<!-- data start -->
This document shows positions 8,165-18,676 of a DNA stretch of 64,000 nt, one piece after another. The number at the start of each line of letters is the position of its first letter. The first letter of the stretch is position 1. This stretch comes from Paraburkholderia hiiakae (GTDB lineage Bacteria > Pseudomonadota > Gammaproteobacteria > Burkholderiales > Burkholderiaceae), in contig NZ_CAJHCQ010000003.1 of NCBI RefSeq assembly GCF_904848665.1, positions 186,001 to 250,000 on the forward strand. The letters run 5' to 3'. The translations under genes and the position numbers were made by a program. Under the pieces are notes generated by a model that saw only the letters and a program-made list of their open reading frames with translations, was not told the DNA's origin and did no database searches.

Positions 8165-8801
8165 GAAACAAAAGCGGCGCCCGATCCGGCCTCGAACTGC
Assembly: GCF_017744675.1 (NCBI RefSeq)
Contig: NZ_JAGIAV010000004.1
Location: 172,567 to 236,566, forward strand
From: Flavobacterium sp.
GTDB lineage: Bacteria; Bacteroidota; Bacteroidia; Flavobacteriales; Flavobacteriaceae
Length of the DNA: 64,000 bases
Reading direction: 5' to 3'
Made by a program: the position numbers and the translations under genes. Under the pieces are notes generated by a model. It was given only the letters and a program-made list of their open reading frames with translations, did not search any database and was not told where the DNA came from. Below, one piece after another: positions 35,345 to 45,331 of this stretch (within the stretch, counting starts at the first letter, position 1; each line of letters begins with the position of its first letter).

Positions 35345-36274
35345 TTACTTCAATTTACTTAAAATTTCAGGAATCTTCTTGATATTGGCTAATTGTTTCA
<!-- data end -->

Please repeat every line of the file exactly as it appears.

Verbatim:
This document shows positions 8,165-18,676 of a DNA stretch of 64,000 nt, one piece after another. The number at the start of each line of letters is the position of its first letter. The first letter of the stretch is position 1. This stretch comes from Paraburkholderia hiiakae (GTDB lineage Bacteria > Pseudomonadota > Gammaproteobacteria > Burkholderiales > Burkholderiaceae), in contig NZ_CAJHCQ010000003.1 of NCBI RefSeq assembly GCF_904848665.1, positions 186,001 to 250,000 on the forward strand. The letters run 5' to 3'. The translations under genes and the position numbers were made by a program. Under the pieces are notes generated by a model that saw only the letters and a program-made list of their open reading frames with translations, was not told the DNA's origin and did no database searches.

Positions 8165-8801
8165 GAAACAAAAGCGGCGCCCGATCCGGCCTCGAACTGC
Assembly: GCF_017744675.1 (NCBI RefSeq)
Contig: NZ_JAGIAV010000004.1
Location: 172,567 to 236,566, forward strand
From: Flavobacterium sp.
GTDB lineage: Bacteria; Bacteroidota; Bacteroidia; Flavobacteriales; Flavobacteriaceae
Length of the DNA: 64,000 bases
Reading direction: 5' to 3'
Made by a program: the position numbers and the translations under genes. Under the pieces are notes generated by a model. It was given only the letters and a program-made list of their open reading frames with translations, did not search any database and was not told where the DNA came from. Below, one piece after another: positions 35,345 to 45,331 of this stretch (within the stretch, counting starts at the first letter, position 1; each line of letters begins with the position of its first letter).

Positions 35345-36274
35345 TTACTTCAATTTACTTAAAATTTCAGGAATCTTCTTGATATTGGCTAATTGTTTCA